For all it's tongue-tied moments, though, Into The Silent Land has a breathtaking two chapter finale that will upset some and enchant others. Only when we are faced with our death do we ever question whether our lives really matter. The two takes, that of a malfunctioning time machine, and the personal, touching tale of Broks' wife's breast cancer, leave us hanging over a pit of uncertainty. And that's how it needs to be : philosophy is very much alive and well, and there is still an awful lot to think about.
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5.0 out of 5 stars Excellent. 6 Jan 2014
By Marc
Format:Paperback|Verified Purchase
This book made me laugh and cry; its both fascinating and frightening. It carrys you forward through the narrative eager to see more of Paul's amazing 'files'.
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5.0 out of 5 stars Great read 29 Aug 2013
Format:Paperback|Verified Purchase
Good mix of clinical experience and stories with some existential wonderings to keep you thinking outside the box. Enjoyed thouroughly.
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4.0 out of 5 stars Fantastic book 16 April 2013
By Vikki
Format:Paperback|Verified Purchase
I bought this as it's recommended by my bio-psychology teacher (I'm a 2nd yr undergrad). I'd say this book is perfect for anybody trying to understand or wants to know more about the effects of brain damage and in turn how easilly interlinked and losable our self is. Not so great for understand and working out the different parts of the brain for exam revision, but an enjoyable read with some good explanations of what different brain structures do.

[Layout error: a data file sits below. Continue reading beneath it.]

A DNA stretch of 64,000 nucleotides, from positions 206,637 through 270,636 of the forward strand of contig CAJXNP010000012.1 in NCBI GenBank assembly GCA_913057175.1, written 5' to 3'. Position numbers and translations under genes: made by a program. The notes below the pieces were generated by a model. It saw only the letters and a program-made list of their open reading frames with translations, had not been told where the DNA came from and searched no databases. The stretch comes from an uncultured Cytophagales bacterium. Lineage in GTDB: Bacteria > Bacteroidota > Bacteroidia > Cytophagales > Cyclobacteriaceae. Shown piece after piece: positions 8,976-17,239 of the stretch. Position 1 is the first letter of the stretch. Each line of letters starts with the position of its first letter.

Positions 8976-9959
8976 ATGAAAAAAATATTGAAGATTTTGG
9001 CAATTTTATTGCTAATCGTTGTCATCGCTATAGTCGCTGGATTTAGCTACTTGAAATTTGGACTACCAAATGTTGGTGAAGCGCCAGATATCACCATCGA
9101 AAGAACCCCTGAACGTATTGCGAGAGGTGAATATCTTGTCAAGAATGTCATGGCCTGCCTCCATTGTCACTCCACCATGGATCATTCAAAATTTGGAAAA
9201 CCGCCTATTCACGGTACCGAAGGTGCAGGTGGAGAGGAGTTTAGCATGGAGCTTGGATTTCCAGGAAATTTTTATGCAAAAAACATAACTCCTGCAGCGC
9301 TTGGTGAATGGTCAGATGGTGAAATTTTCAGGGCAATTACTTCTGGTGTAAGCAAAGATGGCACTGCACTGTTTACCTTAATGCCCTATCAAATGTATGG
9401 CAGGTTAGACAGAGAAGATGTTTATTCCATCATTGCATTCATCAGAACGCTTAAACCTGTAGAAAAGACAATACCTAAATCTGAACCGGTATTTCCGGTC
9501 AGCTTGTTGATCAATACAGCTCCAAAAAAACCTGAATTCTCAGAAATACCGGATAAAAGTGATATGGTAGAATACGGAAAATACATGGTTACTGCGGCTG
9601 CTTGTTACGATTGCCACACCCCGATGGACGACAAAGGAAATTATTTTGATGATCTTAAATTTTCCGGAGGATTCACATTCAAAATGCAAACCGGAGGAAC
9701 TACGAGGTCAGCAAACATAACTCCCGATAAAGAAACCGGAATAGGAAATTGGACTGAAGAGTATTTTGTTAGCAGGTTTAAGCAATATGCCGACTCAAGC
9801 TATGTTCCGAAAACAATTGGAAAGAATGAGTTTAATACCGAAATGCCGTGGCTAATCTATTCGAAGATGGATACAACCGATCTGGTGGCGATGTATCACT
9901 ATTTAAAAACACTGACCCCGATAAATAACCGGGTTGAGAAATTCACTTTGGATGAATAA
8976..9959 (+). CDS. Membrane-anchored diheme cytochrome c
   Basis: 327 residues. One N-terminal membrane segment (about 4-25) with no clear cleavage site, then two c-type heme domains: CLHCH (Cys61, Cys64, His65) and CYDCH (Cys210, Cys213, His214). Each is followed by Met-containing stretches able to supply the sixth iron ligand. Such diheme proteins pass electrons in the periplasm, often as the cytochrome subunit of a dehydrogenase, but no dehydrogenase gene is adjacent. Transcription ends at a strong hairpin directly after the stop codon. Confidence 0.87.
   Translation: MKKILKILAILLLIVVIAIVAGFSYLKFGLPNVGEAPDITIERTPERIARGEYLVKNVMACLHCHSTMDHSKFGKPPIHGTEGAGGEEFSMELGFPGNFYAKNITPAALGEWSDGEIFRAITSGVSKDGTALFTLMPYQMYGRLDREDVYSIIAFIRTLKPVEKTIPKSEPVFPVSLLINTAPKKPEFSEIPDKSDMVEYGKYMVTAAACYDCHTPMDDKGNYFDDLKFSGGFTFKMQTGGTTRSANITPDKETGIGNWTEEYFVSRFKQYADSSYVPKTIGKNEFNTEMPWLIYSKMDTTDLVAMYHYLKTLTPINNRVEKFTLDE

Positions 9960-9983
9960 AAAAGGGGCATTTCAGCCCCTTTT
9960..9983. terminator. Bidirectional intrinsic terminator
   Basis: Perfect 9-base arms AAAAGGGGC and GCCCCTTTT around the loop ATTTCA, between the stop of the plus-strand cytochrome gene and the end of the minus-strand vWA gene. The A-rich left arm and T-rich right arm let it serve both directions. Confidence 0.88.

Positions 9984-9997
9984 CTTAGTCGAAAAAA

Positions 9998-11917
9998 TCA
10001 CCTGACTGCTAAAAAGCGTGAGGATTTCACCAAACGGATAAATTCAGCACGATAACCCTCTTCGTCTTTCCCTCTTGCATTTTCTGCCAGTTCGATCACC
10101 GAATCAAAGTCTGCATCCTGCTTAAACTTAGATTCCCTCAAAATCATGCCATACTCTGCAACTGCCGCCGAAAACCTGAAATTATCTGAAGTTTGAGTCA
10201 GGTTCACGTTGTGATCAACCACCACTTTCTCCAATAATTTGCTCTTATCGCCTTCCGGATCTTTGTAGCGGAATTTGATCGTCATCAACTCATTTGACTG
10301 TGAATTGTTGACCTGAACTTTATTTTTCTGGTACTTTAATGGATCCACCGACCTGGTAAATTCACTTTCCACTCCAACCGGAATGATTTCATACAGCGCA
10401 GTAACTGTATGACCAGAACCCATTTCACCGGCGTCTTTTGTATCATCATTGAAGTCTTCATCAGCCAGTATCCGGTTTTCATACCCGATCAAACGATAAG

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Most Recent Customer Reviews
5.0 out of 5 stars Great book
If you haven't read it, you really should. Your mind will be blown in a long lasting, scientific and existential fashion. Read more
Published 12 months ago by Deborah Pearson
3.0 out of 5 stars Nothing beats Oliver Sacks
The book has its inspired moments, but no book can beat Oliver Sacks or Luria so far. Having read the enthusiastic reviews, I set the standards really high and was a tad... Read more
Published on 20 Nov 2011 by Ola
3.0 out of 5 stars every theory is a reduction of an intuition...
Mr. Broks' book is something of a curate's egg; the case studies are intriguing and beautifully observed, but his philosophical meanderings are less acute. Read more
Published on 24 Aug 2010 by Schopenhauer’s ghost
5.0 out of 5 stars Liberation or cause for concern?
I am lucky enough to receive lectures from Broks at the University of Plymouth. Broks has created a very thoughtful and mind twisting reflection on consiousness, what it is... Read more
Published on 15 Feb 2010 by Affinity
3.0 out of 5 stars Sort of Ok
Given the rave reviews, I thought this book was a bit of a letdown. It just came across as a series of narcissistic meanderings. Read more
Published on 7 Sep 2009 by madaboutbooks
3.0 out of 5 stars Disappointing
I was really very disappointed by what I thought would be an interesting and sharp insight into neuropsychology but what actually turned out to be an attempt at philosophical... Read more
Published on 13 Sep 2008 by L. Dean
3.0 out of 5 stars pseudo-philosophy but decent neurology.
In this book Brok castigates neurology books that have a bent towards morbid curiosity. he skirts the issue, yes, but essentially says that they rely more on the human curiosity of... Read more
Published on 28 Jan 2008 by D. T. Brunetti
5.0 out of 5 stars Even *I* could understand it!
This is a truly wonderful, moving, thought-provoking insight into the human mind than even I, having NO knowledge of, well, anything really, could understand. Utterly beautiful.
Published on 23 Sep 2006 by T. Hennessy
5.0 out of 5 stars Into the Silent Land
This book has altered my perception of everything. Paul Brok has gently dessembled all sense of the self that we have clung to unwittingly. Read more
Published on 17 Aug 2005 by Attained Nun